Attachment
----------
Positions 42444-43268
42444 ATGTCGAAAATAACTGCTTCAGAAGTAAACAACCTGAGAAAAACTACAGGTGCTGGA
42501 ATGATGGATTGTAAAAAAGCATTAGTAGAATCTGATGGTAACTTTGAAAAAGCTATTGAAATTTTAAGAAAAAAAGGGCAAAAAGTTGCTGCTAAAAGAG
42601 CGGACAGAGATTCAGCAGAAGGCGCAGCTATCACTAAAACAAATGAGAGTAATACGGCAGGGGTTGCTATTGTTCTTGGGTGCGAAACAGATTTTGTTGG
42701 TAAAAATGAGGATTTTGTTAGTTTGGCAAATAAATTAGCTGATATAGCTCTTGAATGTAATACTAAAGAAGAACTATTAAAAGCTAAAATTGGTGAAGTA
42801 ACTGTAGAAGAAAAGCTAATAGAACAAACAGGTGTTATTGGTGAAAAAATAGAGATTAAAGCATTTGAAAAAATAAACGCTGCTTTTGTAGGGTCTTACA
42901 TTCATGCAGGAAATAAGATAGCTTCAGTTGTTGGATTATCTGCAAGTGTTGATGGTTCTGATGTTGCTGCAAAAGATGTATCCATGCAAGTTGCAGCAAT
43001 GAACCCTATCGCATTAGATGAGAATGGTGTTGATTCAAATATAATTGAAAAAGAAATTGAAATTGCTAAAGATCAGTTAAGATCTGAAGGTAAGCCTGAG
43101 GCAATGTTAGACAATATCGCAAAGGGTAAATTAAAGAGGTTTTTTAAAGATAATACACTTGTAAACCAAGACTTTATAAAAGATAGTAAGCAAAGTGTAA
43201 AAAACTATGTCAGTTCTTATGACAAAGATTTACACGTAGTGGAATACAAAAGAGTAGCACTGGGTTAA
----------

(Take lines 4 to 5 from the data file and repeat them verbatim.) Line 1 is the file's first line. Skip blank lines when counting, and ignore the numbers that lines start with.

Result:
42601 CGGACAGAGATTCAGCAGAAGGCGCAGCTATCACTAAAACAAATGAGAGTAATACGGCAGGGGTTGCTATTGTTCTTGGGTGCGAAACAGATTTTGTTGG
42701 TAAAAATGAGGATTTTGTTAGTTTGGCAAATAAATTAGCTGATATAGCTCTTGAATGTAATACTAAAGAAGAACTATTAAAAGCTAAAATTGGTGAAGTA